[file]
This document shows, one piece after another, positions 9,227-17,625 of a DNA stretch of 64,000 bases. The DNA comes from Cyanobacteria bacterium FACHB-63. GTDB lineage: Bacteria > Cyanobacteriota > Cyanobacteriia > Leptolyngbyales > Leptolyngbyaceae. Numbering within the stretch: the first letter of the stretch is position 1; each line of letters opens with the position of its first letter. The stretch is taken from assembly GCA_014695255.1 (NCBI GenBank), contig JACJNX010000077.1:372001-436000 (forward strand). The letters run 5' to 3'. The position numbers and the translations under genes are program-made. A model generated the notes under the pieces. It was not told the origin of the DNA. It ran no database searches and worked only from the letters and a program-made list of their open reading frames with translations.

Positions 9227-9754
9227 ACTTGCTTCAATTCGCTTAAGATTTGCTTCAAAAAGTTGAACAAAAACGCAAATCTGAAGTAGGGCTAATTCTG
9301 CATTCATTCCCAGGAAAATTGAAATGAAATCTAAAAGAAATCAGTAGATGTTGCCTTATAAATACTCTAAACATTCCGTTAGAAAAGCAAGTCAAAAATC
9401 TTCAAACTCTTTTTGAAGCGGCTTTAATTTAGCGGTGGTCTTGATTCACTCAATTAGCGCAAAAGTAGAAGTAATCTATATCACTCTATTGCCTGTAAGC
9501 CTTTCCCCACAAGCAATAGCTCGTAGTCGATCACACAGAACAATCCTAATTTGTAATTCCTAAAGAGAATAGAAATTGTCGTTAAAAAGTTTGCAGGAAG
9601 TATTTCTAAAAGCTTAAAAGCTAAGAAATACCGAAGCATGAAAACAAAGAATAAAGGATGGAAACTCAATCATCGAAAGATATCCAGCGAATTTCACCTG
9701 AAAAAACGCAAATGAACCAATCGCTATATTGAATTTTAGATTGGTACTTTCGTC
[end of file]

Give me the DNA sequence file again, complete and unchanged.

This document shows, one piece after another, positions 9,227-17,625 of a DNA stretch of 64,000 bases. The DNA comes from Cyanobacteria bacterium FACHB-63. GTDB lineage: Bacteria > Cyanobacteriota > Cyanobacteriia > Leptolyngbyales > Leptolyngbyaceae. Numbering within the stretch: the first letter of the stretch is position 1; each line of letters opens with the position of its first letter. The stretch is taken from assembly GCA_014695255.1 (NCBI GenBank), contig JACJNX010000077.1:372001-436000 (forward strand). The letters run 5' to 3'. The position numbers and the translations under genes are program-made. A model generated the notes under the pieces. It was not told the origin of the DNA. It ran no database searches and worked only from the letters and a program-made list of their open reading frames with translations.

Positions 9227-9754
9227 ACTTGCTTCAATTCGCTTAAGATTTGCTTCAAAAAGTTGAACAAAAACGCAAATCTGAAGTAGGGCTAATTCTG
9301 CATTCATTCCCAGGAAAATTGAAATGAAATCTAAAAGAAATCAGTAGATGTTGCCTTATAAATACTCTAAACATTCCGTTAGAAAAGCAAGTCAAAAATC
9401 TTCAAACTCTTTTTGAAGCGGCTTTAATTTAGCGGTGGTCTTGATTCACTCAATTAGCGCAAAAGTAGAAGTAATCTATATCACTCTATTGCCTGTAAGC
9501 CTTTCCCCACAAGCAATAGCTCGTAGTCGATCACACAGAACAATCCTAATTTGTAATTCCTAAAGAGAATAGAAATTGTCGTTAAAAAGTTTGCAGGAAG
9601 TATTTCTAAAAGCTTAAAAGCTAAGAAATACCGAAGCATGAAAACAAAGAATAAAGGATGGAAACTCAATCATCGAAAGATATCCAGCGAATTTCACCTG
9701 AAAAAACGCAAATGAACCAATCGCTATATTGAATTTTAGATTGGTACTTTCGTC